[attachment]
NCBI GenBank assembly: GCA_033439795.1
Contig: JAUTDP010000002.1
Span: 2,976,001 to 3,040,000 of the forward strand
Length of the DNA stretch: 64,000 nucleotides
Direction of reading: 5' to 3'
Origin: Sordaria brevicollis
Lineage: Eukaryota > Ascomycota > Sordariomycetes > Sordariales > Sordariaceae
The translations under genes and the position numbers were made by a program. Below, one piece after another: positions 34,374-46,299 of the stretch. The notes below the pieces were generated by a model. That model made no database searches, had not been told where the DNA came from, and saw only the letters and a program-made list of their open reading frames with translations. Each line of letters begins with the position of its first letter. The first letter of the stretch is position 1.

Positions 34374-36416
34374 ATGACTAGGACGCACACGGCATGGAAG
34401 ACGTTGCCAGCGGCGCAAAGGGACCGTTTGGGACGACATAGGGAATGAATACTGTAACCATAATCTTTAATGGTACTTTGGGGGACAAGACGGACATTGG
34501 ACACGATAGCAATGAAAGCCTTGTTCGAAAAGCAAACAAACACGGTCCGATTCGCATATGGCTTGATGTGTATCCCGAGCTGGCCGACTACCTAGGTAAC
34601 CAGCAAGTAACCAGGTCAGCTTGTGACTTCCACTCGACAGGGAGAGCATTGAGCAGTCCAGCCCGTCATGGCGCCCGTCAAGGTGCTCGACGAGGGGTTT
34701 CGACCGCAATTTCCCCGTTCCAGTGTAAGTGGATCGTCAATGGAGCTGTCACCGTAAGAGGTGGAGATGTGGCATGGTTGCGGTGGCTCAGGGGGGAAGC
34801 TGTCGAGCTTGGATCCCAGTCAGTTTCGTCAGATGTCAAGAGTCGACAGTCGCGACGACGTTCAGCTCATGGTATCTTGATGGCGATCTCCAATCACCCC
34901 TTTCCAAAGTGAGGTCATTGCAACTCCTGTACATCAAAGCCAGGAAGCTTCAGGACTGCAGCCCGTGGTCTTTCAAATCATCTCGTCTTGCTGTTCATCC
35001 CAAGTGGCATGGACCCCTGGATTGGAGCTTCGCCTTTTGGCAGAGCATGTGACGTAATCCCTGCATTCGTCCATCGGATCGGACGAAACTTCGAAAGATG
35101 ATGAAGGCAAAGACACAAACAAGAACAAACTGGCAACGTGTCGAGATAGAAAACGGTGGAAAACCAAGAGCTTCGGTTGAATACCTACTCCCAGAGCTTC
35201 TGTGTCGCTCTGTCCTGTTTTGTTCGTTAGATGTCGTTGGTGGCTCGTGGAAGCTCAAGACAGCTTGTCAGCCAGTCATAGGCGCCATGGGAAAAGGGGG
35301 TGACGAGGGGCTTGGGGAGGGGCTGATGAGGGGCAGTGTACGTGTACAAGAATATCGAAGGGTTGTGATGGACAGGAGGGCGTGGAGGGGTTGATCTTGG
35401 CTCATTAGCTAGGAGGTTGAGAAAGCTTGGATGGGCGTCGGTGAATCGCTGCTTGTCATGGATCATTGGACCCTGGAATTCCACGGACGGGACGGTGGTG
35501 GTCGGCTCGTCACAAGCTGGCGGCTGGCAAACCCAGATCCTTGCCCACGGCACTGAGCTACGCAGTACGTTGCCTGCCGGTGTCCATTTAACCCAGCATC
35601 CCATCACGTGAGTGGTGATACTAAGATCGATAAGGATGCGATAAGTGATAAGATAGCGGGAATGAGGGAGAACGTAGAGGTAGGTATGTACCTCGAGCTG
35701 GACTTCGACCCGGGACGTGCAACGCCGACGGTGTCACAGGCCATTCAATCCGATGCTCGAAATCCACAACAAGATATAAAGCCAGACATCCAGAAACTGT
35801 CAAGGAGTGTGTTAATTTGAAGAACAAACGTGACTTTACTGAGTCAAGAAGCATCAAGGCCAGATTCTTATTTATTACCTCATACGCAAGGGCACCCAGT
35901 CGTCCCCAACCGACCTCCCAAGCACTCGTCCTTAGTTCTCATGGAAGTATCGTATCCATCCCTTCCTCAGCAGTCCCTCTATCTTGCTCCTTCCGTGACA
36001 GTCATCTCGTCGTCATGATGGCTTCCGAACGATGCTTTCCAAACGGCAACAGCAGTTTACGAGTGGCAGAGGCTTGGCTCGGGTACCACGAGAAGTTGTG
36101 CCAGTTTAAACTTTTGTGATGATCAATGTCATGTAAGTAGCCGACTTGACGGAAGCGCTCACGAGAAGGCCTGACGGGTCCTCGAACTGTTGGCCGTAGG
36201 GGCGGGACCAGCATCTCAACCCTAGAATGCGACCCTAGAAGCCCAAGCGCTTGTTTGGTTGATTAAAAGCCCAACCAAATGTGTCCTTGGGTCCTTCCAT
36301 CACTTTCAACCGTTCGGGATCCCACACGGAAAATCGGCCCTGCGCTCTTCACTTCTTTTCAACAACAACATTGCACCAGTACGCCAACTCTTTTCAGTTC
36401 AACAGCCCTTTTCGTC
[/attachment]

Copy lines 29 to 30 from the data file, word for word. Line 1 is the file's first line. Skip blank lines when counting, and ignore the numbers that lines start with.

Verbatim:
36201 GGCGGGACCAGCATCTCAACCCTAGAATGCGACCCTAGAAGCCCAAGCGCTTGTTTGGTTGATTAAAAGCCCAACCAAATGTGTCCTTGGGTCCTTCCAT
36301 CACTTTCAACCGTTCGGGATCCCACACGGAAAATCGGCCCTGCGCTCTTCACTTCTTTTCAACAACAACATTGCACCAGTACGCCAACTCTTTTCAGTTC